It's time to make this official. My Little Pony is the best show on television.
I'm going to repeat myself. I want you to read what I just wrote a second time, and understand that I am being deadly serious.
Hasbro made a new version of the classic "My Little Pony" franchise called My Little Pony, Friendship is Magic, which is produced by Lauren Faust (Fosters Home for Imaginary Friends, Powerpuff Girls), and it is the best program on television at this time.
I'm lucky. I have a long tradition of being an eccentric cartoon lover with a total disregard for gender roles. None of my friends even flinched when I started going nuts over this thing. Most men on the internet are not so fortunate. Message boards are flooded with 20-35 year old males who cluster together in fear of judgement and gender expectation regarding their love for a colorful cartoon with an all-female cast. Some call these fans "Bronies."
Now, I'm not the first to report on this by any stretch. This phenomenon has been building since the show launched in October. Honestly, in all my years of trolling the internet, I've never seen anything like the response to this show. The most common initial reaction to the show is "Why do I love this?"
I've spent some time as an art critic trying to divine exactly what makes MLP-FiM good. It's fairly well written, fairly well animated, extremely colorful and genuinely funny at times. It has its hit or miss moments, but what really sells it for me is the pacing. The conversation and action are all well timed and choreographed, (in contrast the Hasbro's latest iteration of Transformers, which despite it's beautiful rendering, has such forced pacing it's almost unwatchable). Judging by the sum of it's parts, I'd give it a rank of pretty-good, but as a whole there's just something mind-blowing about it that I can't really identify. Fortunately, the show has an episode about accepting that things can be awesome for no reason. Funny thing, there was some controversy about that, but I digress.
What I find most fascinating about the Pony phenomenon is what it says about American gender roles. A quick look at any of the youtube statistics shows just how popular this "show for girls" is with adult male humans. This begs the question: how would one define a "show for girls?" Would it be a show with a mostly-female cast, or a show that focuses primarily on traditional girls' interests? Cartoons from my childhood like Transformers, Teenaged Mutant Ninja Turtles and Looney Toons all had primarily male casts and focused on fighting, roughhousing and palling around in very guy ways, but were considered cartoons for everyone - and in fact, almost all of my female friends enjoyed these "shows for boys." I suspect the enjoyment of these shows was less a measure of the content or gender role, and more about the overall quality. Now suddenly, there's a genuinely enjoyable cartoon with an all female cast and episodes about makeovers and fashion shows. The internet lost its mind.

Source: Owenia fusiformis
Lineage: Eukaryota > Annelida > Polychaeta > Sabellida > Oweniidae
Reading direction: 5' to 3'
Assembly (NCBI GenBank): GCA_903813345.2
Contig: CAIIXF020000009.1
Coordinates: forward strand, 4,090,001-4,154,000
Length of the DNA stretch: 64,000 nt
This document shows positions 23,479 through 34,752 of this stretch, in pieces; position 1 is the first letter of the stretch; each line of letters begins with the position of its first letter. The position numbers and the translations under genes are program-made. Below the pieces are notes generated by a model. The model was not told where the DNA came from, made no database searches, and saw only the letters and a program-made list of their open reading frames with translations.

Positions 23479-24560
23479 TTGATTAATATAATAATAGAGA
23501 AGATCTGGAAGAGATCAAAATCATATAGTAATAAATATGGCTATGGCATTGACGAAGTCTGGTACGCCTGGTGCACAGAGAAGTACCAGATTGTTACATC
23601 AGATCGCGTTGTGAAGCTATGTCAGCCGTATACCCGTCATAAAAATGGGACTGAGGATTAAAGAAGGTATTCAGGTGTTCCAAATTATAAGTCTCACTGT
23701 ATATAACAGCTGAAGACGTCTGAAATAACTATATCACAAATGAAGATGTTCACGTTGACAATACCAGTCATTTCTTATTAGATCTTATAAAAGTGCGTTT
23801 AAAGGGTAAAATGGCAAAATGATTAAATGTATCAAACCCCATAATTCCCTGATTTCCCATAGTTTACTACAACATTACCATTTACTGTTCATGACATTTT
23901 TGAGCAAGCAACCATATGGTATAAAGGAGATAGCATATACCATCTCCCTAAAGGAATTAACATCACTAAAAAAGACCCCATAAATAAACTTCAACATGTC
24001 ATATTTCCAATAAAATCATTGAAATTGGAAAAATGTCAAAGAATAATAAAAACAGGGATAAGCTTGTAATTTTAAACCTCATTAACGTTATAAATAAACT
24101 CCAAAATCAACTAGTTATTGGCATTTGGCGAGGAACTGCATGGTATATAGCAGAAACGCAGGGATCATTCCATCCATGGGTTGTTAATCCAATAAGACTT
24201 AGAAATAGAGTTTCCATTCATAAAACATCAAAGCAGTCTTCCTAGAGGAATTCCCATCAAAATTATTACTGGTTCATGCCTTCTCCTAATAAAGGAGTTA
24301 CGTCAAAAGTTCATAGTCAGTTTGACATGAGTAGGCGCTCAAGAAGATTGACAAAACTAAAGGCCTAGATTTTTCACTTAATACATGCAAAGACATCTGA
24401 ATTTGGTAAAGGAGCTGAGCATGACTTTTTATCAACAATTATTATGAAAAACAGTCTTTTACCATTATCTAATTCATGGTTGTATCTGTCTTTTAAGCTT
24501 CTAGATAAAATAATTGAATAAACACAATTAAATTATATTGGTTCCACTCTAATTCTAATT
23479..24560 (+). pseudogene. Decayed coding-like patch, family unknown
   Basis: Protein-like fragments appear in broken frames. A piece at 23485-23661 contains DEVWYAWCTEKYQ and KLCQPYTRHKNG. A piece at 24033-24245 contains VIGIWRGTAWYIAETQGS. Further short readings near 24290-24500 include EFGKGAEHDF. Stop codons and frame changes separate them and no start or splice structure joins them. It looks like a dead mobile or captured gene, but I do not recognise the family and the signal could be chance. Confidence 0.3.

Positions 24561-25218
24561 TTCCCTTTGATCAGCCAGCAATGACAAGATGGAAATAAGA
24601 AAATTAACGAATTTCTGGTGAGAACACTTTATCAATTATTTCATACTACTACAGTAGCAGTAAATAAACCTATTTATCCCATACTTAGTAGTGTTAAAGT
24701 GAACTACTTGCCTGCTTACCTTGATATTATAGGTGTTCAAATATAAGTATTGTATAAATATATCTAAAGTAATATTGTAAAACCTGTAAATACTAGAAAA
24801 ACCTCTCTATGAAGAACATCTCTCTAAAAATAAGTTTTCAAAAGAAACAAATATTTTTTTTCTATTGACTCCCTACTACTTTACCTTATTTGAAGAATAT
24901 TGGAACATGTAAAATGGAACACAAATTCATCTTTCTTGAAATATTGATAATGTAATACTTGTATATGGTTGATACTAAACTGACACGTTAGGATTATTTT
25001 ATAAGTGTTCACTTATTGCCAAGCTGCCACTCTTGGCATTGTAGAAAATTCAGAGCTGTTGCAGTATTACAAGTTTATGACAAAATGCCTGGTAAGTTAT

The ponies did not start this, either. We've already had Powerpuff Girls show us a girly show can be just plain cool. I think what's throwing everyone for a loop is the My Little Pony legacy. Powerpuff Girls was brand new - it had no baggage to weigh it down. The entire world knows what My Little Pony is. Any boy alive in the 80s grew up with clear distinction between "cartoons for everyone" and "cartoons for girls." While the girls of the 80s were breaking out and enjoying whatever they damn well pleased, the boys had to stick to their end of the spectrum. None of the boys realized how limiting their judgment and prescribed gender roles were, it was much too important to be proving they were boys.
I'm speaking as a boy here. The world of gender roles is by no means fair, and I'm making no comment about which gender has it rougher. For a great article from the other perspective, check out Kelly Turnbull's essay about manly people doing manly things.
Girls have been gradually, steadily breaking out of their prescribed gender roles for almost a century now, but boys are still a slave to it. In a lot of ways, we bring it on ourselves. We're afraid. The slightest hint of effeminate tastes illicits the most aggressive homophobia from our fellow men, and the only defense against this we are culturally offered is hair-trigger offense. Fortunately, thanks to a silly cartoon about ponies, boys are not just discovering, but accepting what girls have known for ages: that there's fun stuff on both sides of the gender fence.